American/English Bitter (with homegrown Cascade hops)

6 oz of home-grown Cascade

6 oz of home-grown Cascade

This beer used the 3rd runnings from my Imperial Pumpkin ale‘s mash. Also, my Cascade hops were ripe, so I picked a whopping 6 oz of cones and used them all in this batch. Their aroma was very subtle, but if you really dig your nose in you could smell some grapefruit and pine. As a rough approximation, I assumed that they’re around 2% alpha acid, so i used that in calculating the IBUs to get around 40 or so.

  • 3rd runnings from Imperial Pumpkin ale
  • 4 lb Dark Munich (Weyermann)
  • 1 lb Crystal 40 (Briess)
  • 1 oz Kent Goldings (7.2%aa, 60 min)
  • 1 oz homegrown Cascade @ 30, 25, 20, 15, 10, 5 min.
  • WYeast London Ale

// Hold the new mash at around 150 for 30 minutes after adding the grains to the already-sparged mash. Added 7 gallons and sparged to collect 6.5 gallons of 1029 wort. Boil 60 minutes and collect 5 gallons of 1036 wort. Brewed 9/6/14. //

Water profile: 2.1 g gypsum 2.8 g CaCl2 into the mash.

Ready to be boiled!

Ready to be boiled!

I picked the hops the day before brewing, and put them in the freezer overnight. When I pulled them out the next morning, they had a weird musty smell to them, and they were also wet compared to the day prior. Way less appetizing them when they came straight off the vine. I went ahead and used them anyway. The boil smelled OK, but I felt like I was still smelling the musty thing from earlier throughout the boil.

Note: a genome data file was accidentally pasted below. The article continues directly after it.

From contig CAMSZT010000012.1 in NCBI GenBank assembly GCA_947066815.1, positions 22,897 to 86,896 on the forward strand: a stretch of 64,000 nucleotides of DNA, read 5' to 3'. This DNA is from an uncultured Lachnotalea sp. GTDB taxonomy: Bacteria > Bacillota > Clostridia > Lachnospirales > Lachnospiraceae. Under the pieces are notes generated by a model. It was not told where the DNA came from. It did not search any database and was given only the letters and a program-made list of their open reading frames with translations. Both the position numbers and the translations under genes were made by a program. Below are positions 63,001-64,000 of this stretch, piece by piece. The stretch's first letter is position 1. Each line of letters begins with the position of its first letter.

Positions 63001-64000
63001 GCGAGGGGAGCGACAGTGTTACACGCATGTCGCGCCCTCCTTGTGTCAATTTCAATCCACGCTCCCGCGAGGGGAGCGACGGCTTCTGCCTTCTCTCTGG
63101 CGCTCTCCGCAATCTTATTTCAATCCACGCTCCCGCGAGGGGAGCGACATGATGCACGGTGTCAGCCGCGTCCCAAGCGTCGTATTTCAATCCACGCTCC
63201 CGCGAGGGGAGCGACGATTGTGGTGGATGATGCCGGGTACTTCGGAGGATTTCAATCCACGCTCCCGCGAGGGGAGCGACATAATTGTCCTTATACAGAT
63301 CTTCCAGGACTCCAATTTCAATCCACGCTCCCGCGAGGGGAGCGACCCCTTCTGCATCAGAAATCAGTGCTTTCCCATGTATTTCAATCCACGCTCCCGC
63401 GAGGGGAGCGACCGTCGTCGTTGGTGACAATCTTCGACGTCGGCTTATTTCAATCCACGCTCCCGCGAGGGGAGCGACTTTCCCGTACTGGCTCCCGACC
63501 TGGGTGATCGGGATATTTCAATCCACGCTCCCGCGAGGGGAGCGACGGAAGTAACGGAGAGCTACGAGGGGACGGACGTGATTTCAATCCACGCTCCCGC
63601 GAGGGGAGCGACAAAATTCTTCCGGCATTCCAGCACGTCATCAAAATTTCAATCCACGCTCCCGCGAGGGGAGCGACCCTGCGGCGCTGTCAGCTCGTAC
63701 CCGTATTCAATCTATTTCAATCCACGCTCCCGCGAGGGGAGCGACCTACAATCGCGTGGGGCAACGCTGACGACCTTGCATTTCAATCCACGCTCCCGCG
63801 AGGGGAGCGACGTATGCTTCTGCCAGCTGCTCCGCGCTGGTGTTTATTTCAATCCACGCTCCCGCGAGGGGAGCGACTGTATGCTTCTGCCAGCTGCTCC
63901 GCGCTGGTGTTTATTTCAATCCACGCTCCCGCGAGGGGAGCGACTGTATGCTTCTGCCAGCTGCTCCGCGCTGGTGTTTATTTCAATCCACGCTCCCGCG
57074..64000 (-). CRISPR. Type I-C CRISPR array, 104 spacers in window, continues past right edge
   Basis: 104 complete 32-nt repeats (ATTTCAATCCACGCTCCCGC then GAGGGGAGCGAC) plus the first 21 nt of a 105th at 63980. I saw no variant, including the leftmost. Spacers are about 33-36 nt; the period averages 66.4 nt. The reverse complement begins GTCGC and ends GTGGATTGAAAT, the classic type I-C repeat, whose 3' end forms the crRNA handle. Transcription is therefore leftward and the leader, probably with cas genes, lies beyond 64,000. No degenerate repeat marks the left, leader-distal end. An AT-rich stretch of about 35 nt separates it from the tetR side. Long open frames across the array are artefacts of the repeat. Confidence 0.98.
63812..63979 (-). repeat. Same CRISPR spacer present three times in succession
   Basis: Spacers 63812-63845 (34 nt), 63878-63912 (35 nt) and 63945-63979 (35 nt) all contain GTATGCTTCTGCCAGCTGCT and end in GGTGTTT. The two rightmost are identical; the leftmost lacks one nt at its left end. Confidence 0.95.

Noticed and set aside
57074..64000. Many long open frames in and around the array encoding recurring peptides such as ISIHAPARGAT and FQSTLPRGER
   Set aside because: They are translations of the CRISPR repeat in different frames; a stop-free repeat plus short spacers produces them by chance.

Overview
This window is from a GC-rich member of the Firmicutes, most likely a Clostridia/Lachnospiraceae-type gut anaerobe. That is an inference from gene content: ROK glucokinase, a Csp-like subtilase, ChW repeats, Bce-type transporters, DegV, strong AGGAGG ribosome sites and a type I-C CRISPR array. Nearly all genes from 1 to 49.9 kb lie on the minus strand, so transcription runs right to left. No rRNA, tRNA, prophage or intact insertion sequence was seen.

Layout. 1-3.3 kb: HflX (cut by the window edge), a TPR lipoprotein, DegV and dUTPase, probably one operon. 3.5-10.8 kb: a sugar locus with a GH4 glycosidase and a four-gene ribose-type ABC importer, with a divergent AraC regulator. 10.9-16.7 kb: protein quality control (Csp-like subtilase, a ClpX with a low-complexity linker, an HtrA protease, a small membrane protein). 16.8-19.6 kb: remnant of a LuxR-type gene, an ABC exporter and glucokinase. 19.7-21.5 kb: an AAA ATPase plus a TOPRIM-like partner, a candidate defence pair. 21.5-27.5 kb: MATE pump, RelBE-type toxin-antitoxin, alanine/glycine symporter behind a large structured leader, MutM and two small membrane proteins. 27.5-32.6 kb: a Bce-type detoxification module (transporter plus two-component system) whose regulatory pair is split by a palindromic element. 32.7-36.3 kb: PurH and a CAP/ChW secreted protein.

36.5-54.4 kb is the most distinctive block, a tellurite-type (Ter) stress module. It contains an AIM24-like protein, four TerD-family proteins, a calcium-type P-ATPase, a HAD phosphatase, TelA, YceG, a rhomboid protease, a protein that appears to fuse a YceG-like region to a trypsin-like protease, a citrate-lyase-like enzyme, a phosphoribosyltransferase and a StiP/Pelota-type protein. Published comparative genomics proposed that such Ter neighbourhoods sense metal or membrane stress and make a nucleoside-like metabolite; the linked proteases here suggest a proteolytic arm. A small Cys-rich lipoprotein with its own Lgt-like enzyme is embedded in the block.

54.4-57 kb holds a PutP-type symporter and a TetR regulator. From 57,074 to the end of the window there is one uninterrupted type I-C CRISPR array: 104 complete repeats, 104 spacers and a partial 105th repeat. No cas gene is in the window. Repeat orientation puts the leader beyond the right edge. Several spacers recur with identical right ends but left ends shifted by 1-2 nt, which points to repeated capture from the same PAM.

UPDATE (9/14/14): Fermentation stopped and yeast has pretty much dropped out. Awesome English yeast esters, which seems to have more than the Wyeast ESB. Great toasted malt flavor up front with a moderate level of bitterness in the middle through the finish. I really like the malt flavor, even though it’s basically a watered down version of the mash that came before it. But, it you consider it as a mix of 1/2 base mild malt, 1/2 base dark munich, equal parts crystal 40 and some special roast, and a dash of chocolate malt, then I really like that combination in a beer like this.


This beer went through some weird phases throughout its lifecycle. The malt and hop flavors seemed to fade in and out each week that it was on tap. It was pretty thin (the cold temperature + carbonation really emphasized that) as  expected from the low starting and finishing gravity, but it honestly did taste like the “leftovers” of a batch rather than having its own personality. Maybe it’s in my head since I know it was the dregs of the mash, but regardless it was pretty puny.  My homegrown hops were barely a factor, but it was cool to say that they all got used in a batch. The flavor of the goldings bittering hops actually shined through the most in the end even though they were boiled for 60 minutes. Next time it would be good to just dry-hop the hell out of a beer like this, since I couldn’t really count on the malts for flavor.


3rd Runnings



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Filed under All-grain, Amber

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